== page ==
Short-term modified alternate-day fasting: a novel dietary strategy for weight loss and cardioprotection in obese adults.Am J Clin Nutr. 2009 Nov; 90(5):1138-43.AJ
The ability of modified alternate-day fasting (ADF; ie, consuming 25% of energy needs on the fast day and ad libitum food intake on the following day) to facilitate weight loss and lower vascular disease risk in obese individuals remains unknown.
This study examined the effects of ADF that is administered under controlled compared with self-implemented conditions on body weight and coronary artery disease (CAD) risk indicators in obese adults.
Sixteen obese subjects (12 women, 4 men) completed a 10-wk trial, which consisted of 3 phases: 1) a 2-wk control phase, 2) a 4-wk weight loss/ADF controlled food intake phase, and 3) a 4-wk weight loss/ADF self-selected food intake phase.
Dietary adherence remained high throughout the controlled food intake phase (days adherent: 86%) and the self-selected food intake phase (days adherent: 89%). The rate of weight loss remained constant during controlled food intake (0.67 +/- 0.1 kg/wk) and self-selected food intake phases (0.68 +/- 0.1 kg/wk). Body weight decreased (P < 0.001) by 5.6 +/- 1.0 kg (5.8 +/- 1.1%) after 8 wk of diet. Percentage body fat decreased (P < 0.01) from 45 +/- 2% to 42 +/- 2%. Total cholesterol, LDL cholesterol, and triacylglycerol concentrations decreased (P < 0.01) by 21 +/- 4%, 25 +/- 10%, and 32 +/- 6%, respectively, after 8 wk of ADF, whereas HDL cholesterol remained unchanged. Systolic blood pressure decreased (P < 0.05) from 124 +/- 5 to 116 +/- 3 mm Hg.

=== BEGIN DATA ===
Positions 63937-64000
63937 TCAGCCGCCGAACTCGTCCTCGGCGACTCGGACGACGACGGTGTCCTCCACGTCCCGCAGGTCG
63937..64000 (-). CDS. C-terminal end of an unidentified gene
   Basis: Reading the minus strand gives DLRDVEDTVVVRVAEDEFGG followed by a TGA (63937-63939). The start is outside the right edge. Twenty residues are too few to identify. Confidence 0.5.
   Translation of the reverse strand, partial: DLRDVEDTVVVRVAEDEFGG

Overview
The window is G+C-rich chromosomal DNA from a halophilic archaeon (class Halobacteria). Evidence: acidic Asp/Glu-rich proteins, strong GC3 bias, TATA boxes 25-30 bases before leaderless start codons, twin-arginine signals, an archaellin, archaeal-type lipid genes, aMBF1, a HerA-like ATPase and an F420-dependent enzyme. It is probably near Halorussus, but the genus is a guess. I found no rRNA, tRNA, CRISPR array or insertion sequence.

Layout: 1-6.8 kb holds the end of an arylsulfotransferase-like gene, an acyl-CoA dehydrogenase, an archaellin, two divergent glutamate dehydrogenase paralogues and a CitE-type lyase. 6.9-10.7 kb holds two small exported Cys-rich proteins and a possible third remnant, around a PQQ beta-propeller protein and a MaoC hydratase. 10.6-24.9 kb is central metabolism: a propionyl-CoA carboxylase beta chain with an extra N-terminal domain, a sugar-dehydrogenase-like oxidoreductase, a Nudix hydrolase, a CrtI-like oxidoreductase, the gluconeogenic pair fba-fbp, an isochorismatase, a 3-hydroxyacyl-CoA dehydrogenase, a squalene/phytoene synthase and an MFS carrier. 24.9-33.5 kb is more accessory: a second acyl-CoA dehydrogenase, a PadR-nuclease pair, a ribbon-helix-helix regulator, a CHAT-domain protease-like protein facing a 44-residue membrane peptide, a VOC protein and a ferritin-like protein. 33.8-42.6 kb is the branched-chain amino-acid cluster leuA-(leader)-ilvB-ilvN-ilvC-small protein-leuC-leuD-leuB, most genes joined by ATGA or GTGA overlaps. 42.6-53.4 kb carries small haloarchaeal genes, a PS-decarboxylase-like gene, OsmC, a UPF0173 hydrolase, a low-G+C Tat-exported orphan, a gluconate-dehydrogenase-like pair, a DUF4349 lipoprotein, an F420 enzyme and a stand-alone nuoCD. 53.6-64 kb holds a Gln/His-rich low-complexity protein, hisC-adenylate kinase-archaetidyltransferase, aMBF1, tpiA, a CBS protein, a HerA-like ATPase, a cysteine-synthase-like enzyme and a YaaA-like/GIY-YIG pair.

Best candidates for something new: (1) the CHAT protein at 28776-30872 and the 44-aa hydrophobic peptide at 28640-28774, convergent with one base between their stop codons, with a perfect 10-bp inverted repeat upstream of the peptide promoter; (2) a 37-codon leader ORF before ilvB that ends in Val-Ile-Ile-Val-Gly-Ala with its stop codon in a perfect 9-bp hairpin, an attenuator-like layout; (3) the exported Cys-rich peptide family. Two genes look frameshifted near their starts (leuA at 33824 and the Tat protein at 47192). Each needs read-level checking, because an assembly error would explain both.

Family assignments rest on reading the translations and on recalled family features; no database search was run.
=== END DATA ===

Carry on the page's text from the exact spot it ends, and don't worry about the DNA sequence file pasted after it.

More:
These findings suggest that ADF is a viable diet option to help obese individuals lose weight and decrease CAD risk. This trial was registered at clinicaltrials.gov as UIC-004-2009.